Saturday had the potential to be among the greatest days in Philadelphia sports history. 

In Saturday night’s Phillies game, pitcher Roy Halladay pitched a perfect game.  It could be argued that it was the best pitched game ever.  It was not only just the 20th perfect game in history, but even more remarkable was that it didn’t even require many great defensive plays.  In a typical no-hitter or perfect game, you’ll see one or two amazing defensive plays made, but in Halladay’s performance, there was nothing especially worthy of the highlight reel.  Sure, Halladay was getting the benefit of a large strike zone, especially at the end, but that happens pretty much anytime a pitcher has a perfect game going in the late innings.

The Flyers had a chance to make it a historic night as they were playing the Blackhawks in game one of the Stanley Cup Finals.  I’m guessing no city has ever had a perfect game pitched the same night as a finals victory.

The Flyers started off well as they took an early 1-0 lead.  But they could not hold the lead, nor could they hold the other two leads they had later in the game.  In fact, it appeared that no lead in this game would be safe as the teams kept trading goals.  But ultimately, the Blackhawks scored one in the third period that the Flyers could not match, and Chicago escaped with a 6-5 victory.

So much for the greatest night in Philly history.

Then again, compared to the remainder of the holiday weekend, Saturday night was a bright spot.

The Phillies baffling offensive slump continued, as they were shut out on Sunday, and then scored three late, meaningless runs on Monday.  Halladay’s performance overshadowed the fact that the Phillies were only able to score one unearned run of their own on Saturday night.

Their offensive struggles merit a blog post of their own, but the team has learned that it is hard to win games without scoring runs, and because of it, they’ve fallen into second place.

It would be up to the Flyers to redeem Monday.  They knew that if they played the same type of up-tempo game that they did in game one, their chances wouldn’t be great.  While the Flyers were able to score five goals in that game, the style of play was much better suited to the Blackhawks.  The Flyers would need to play a much tighter, defensively focused game.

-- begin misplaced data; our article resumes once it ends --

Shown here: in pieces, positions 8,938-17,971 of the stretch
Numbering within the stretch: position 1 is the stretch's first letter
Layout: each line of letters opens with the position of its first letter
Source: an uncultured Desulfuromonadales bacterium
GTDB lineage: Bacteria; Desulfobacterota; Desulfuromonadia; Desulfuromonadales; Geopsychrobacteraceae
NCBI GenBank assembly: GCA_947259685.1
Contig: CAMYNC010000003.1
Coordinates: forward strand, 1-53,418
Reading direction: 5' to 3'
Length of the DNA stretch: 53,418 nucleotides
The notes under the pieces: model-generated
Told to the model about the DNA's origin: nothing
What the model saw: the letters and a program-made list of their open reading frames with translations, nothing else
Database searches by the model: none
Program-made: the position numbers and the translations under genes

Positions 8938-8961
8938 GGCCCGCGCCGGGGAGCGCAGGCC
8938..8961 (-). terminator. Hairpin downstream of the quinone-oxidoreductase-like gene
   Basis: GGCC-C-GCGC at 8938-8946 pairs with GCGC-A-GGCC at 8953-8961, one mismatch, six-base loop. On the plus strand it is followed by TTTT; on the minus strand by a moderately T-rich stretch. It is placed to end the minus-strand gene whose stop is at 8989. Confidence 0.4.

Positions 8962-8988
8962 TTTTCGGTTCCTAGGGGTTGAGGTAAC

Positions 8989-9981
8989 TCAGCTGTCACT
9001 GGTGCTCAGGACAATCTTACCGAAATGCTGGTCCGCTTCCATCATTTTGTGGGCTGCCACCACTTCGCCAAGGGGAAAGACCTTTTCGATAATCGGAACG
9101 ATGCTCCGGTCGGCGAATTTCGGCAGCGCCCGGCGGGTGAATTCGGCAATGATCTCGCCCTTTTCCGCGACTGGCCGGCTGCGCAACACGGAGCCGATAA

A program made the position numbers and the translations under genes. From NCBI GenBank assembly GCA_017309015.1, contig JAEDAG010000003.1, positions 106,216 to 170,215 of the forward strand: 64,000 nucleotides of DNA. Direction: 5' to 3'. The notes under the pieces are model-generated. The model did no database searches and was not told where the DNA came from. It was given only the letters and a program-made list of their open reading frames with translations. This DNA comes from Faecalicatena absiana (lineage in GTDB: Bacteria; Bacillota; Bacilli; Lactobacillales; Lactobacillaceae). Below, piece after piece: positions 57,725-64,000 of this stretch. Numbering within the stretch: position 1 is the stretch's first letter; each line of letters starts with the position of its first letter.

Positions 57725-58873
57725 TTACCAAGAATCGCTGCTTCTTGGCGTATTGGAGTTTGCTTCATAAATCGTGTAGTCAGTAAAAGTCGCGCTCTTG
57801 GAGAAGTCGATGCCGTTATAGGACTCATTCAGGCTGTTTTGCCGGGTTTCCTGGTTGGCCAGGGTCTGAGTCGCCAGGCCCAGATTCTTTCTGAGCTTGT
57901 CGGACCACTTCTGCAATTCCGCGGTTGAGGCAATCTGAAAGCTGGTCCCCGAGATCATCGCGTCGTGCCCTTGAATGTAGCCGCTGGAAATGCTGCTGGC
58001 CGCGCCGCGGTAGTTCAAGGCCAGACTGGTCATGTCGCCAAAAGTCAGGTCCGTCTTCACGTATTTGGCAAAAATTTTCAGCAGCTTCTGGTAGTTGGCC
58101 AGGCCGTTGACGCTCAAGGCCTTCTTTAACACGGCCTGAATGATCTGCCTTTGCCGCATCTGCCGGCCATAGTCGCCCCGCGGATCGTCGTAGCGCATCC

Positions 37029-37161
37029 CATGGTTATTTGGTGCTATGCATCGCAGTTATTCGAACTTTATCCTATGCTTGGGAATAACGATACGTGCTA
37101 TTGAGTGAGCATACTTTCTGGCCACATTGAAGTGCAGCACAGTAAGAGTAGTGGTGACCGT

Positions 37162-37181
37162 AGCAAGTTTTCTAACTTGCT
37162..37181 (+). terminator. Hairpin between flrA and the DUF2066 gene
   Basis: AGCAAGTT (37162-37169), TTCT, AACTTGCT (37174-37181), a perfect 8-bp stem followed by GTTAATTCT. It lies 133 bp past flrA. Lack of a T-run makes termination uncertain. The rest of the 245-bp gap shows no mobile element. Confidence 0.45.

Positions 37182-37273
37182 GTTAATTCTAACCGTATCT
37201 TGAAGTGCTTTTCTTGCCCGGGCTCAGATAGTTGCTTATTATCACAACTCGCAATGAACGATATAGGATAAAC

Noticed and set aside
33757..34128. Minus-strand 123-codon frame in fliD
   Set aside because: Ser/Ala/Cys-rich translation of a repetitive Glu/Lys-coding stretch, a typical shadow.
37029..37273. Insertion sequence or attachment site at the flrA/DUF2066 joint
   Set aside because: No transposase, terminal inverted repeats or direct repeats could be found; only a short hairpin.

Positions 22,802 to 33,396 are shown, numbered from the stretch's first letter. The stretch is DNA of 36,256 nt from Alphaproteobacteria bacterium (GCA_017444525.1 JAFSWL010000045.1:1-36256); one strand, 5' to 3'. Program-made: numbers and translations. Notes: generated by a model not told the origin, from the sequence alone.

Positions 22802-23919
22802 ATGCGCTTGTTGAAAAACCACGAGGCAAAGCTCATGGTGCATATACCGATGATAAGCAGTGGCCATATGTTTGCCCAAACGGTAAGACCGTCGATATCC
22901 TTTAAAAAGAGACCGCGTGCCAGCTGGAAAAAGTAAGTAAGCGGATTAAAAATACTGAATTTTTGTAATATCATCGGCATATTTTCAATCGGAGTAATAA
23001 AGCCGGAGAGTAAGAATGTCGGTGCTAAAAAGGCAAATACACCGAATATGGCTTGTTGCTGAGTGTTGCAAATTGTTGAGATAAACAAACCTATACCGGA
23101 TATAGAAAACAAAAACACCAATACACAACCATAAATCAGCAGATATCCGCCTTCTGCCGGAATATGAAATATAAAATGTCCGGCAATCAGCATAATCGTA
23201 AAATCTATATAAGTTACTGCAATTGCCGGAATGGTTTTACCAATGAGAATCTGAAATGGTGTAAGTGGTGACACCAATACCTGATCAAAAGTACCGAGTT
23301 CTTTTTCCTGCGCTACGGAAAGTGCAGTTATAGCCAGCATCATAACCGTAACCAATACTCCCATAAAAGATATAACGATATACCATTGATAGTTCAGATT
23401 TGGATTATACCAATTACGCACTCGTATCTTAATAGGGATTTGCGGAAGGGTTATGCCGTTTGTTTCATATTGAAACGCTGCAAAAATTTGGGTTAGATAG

And the Flyers did exactly that.  Unlike the high scoring game one, game two was a tight defensive battle until midway through the second period when the Blackhawks scored the first goal on a rebound that the Flyers’ defense wasn’t able to clear. 

Still, a one goal deficit wasn’t debilitating.  What happened next was the killer.

28 seconds after that goal, Chicago’s Ben Eager – a player not known as a great scorer – fired a long shot that somehow eluded Flyers’ goaltender Michael Leighton.

For Flyers’ fans, the goal seemed hauntingly familiar.

Over the years, a major reason why the Flyers haven’t been able to win the Stanley Cup is because their goaltenders have not come up big.  Obviously, the Flyers’ lack of Cups since 1975 can not just be blamed on the goalies, but they haven’t had a goalie play well enough to carry them to a title either.

For the most part, the Flyers goalies have  played adequately, or even “good enough to win.”  And yet, in every series that they’ve lost,  there always seemed to be one key goal – while not necessarily soft – was one that a Cup winning goalie needs to make.  No matter who the goalie has been – Hextall, Vanbiesbrouk, Boucher, etc. – they always seem to let in that one killer goal that sabatoges the team’s chances.

And typically, in the games where the Flyers goalie would give up that goal, the opposing goaltender would play extremely well.  That happened last night as Chicago’s Antti Niemi was stellar, especially in the third period.  The Flyers had many quality scoring chances, and some shots that seemed destined to be goals, and yet they couldn’t get the tying goal past Niemi.

It’s way too early to give up on the Flyers.  The teams have looked fairly even, and with the next two games at home, the Flyers can, and I think will, win them.  But that second goal just seemed way too familiar, and felt like a sign that this year they’d once again be coming up short.

I hope I’m wrong.